Yankee prospects and controlling the controllables

Could Jeter's successor already be on the Yankees' roster?
Ten years of The End of Mariano Rivera

A recent profile of track prodigy Galen Rupp and his coach, former marathon champion Alberto Salazar, noted that it’s been forty-eight long years since an American man won an Olympic medal at the 10,000 meter distance. Salazar believes that Rupp, his twenty-five year old student of 12 years, can end that drought this summer in London. Rupp is an extremely talented runner, one of the best at the 5 and 10k distances, but both Salazar and Rupp know that besting the dominant Africans at this distance would require virtually everything to go right. And so they’re doing their best to ensure that it does. “The mantra is control the controllables,” explains Nike’s sports psychologist, Darren Treasure.

 “”We’re not at all intimidated by the Africans; they’re great runners but there’s so many of them. With our [American] runners, we have so few of them that we have to do everything perfect,” says Salazar…

Since 2001, Salazar has ensured that his small crop of Oregon Project runners have access to every technological, physiological and psychological advantage available. From altitude simulation tents and rooms to both anti-gravity and underwater treadmills to the Cryo Sauna, a cylindrical chamber that turns liquid nitrogen to gas to cool an athlete’s body at bone-chilling temperatures for rejuvenating purposes, Nike, who reported revenues of $19 billion in 2010, pays for and houses them on their 193-acre Beaverton, Ore., campus.”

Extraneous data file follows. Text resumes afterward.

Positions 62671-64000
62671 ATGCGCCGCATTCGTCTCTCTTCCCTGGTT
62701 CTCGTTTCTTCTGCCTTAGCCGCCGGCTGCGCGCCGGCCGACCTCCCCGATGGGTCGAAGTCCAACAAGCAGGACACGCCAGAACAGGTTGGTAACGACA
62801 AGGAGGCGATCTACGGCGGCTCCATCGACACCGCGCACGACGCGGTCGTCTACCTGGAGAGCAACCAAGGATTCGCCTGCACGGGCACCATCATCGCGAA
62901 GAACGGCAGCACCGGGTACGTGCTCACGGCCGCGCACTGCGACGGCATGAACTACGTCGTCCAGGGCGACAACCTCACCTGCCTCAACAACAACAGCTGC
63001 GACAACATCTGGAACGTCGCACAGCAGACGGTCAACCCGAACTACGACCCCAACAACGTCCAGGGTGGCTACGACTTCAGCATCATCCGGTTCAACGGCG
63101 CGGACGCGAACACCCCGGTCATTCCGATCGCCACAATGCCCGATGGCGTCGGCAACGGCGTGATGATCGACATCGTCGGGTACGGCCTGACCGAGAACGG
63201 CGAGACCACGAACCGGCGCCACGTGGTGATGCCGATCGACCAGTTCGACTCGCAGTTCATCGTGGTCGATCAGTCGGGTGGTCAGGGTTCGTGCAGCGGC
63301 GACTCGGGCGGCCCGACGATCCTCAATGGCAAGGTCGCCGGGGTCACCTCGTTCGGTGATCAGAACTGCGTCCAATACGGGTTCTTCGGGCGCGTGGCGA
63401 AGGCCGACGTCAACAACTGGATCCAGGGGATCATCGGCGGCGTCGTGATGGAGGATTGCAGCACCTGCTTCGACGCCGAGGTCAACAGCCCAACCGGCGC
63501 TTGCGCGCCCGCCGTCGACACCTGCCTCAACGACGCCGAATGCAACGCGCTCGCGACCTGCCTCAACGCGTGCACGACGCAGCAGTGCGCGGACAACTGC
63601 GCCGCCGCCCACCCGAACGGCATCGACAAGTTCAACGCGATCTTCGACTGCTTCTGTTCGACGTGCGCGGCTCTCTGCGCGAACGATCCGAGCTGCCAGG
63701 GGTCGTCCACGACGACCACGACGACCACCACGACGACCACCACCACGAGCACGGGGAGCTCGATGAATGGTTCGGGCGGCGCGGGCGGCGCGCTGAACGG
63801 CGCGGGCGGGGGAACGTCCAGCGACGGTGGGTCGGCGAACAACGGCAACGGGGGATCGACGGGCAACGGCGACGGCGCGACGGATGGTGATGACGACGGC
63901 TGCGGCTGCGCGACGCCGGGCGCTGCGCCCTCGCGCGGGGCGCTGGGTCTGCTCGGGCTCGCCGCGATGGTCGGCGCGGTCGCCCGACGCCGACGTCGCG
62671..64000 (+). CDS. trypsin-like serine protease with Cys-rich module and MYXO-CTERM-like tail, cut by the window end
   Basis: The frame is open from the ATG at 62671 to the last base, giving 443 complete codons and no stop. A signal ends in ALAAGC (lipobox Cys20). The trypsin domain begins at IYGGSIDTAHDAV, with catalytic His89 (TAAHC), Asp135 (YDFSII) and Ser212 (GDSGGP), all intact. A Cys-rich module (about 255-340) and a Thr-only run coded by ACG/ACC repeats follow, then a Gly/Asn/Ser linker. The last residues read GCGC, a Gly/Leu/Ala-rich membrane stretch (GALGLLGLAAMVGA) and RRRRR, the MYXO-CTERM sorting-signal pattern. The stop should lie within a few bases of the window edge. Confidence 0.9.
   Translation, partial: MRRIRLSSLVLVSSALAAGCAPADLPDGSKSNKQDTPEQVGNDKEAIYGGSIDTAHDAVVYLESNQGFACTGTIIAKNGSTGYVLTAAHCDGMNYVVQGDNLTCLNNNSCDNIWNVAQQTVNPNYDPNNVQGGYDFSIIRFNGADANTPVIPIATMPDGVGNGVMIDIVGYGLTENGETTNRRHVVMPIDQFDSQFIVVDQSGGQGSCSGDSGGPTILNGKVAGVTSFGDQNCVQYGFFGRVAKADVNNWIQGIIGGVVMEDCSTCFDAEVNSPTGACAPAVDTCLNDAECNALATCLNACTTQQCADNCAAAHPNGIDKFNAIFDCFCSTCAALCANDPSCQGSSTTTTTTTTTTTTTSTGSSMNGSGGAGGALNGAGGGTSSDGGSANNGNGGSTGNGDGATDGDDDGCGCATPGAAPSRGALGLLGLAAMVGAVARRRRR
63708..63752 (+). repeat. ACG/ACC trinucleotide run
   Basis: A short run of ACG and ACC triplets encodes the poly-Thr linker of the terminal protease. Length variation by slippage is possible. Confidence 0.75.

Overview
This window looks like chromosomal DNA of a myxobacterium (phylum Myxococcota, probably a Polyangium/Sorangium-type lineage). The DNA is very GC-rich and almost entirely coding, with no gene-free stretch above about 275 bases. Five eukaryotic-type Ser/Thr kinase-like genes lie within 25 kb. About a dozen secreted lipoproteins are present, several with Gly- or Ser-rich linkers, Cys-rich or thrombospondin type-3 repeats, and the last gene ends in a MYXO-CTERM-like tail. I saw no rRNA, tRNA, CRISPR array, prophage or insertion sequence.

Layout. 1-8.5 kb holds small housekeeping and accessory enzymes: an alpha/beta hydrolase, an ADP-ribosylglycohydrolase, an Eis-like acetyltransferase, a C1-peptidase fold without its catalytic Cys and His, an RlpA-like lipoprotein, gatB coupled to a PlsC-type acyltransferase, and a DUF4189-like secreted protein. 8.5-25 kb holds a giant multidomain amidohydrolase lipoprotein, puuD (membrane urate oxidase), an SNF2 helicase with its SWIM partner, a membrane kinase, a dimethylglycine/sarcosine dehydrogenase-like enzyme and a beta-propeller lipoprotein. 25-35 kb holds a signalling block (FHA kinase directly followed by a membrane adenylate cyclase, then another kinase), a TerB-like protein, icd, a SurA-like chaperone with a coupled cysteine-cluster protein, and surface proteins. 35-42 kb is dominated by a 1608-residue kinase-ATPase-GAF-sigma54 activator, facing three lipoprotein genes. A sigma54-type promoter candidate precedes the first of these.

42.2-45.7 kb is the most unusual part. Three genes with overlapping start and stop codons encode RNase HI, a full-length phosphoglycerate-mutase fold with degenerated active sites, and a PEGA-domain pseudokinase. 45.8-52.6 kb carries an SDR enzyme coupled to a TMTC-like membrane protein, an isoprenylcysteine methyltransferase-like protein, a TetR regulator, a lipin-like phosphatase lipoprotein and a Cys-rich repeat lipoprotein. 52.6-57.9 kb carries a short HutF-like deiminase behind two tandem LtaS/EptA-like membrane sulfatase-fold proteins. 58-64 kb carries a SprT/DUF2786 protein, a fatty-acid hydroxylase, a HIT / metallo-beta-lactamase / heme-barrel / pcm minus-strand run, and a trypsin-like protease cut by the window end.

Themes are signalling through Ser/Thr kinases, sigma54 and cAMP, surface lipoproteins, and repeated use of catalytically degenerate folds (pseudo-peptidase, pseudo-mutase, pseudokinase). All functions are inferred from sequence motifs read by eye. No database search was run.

So what do Cryo Saunas and altitude simulation tents have to do with Yankee prospects? The Empire State Yankees, the AAA affiliate of the New York Yankees, are currently without a home stadium. The Yankees are in the process of tearing down the old PNC Field and replacing it with a $40M facility, but in the interim the club has nowhere to call home. This means that players like Manny Banuelos, Dellin Betances, Francisco Cervelli and Austin Romine will be spending the entire season on a 142 game road trip, playing “home games” in six different cities. The hope is that the stadium will be completed in time for the 2013 season, but 2012 will be a tough order for these Yankee minor leaguers.

This is a more extreme example of the grind of minor league life, detailed in depth by Mike Ashmore here. While the facilities at the major league level are top notch, players just below that level often deal with situations that wouldn’t be suitable for elite athletes in other sports. Of course, plenty of these athletes are not elite, and the lion’s share of them won’t ever become major league regulars. Regardless it’s not a stretch to say that the nutrition opportunities in particular for players at the minor league level do not come close to that of an Olympian or a major leaguer. I asked Josh Norris, beatwriter for the Trenton Thunder, about the food habits of the players he covers:

 “The per diem is certainly meager, and the postgame spreads aren’t exactly Jenny Craig approved… Fast food is the only available option a lot of the time, but they can obviously choose, say, Subway over McDonald’s. A personal chef/nutritionist would obviously be helpful, but for 30 guys on the road and at home would get really, really complicated.”

Norris went on to astutely note that an in-shape ball player isn’t always the superior ballplayer:

 “A perfect example is a guy like Richie Robnett. With his shirt off, that guy was a Met-Rx commercial waiting to happen. At the plate, however, his washboard abs rarely translated into solid contact. Contrast that with a guy like, say, Prince Fielder, who obviously isn’t the picture of health. If you went in with no knowledge of the players other than their appearance and perceived health/strength, you’d take Robnett every time. Being a successful baseball player requires much more than pristine physical fitness. There’s coordination, adherence to practice regimen, and, on some level, I think, superior genetics.”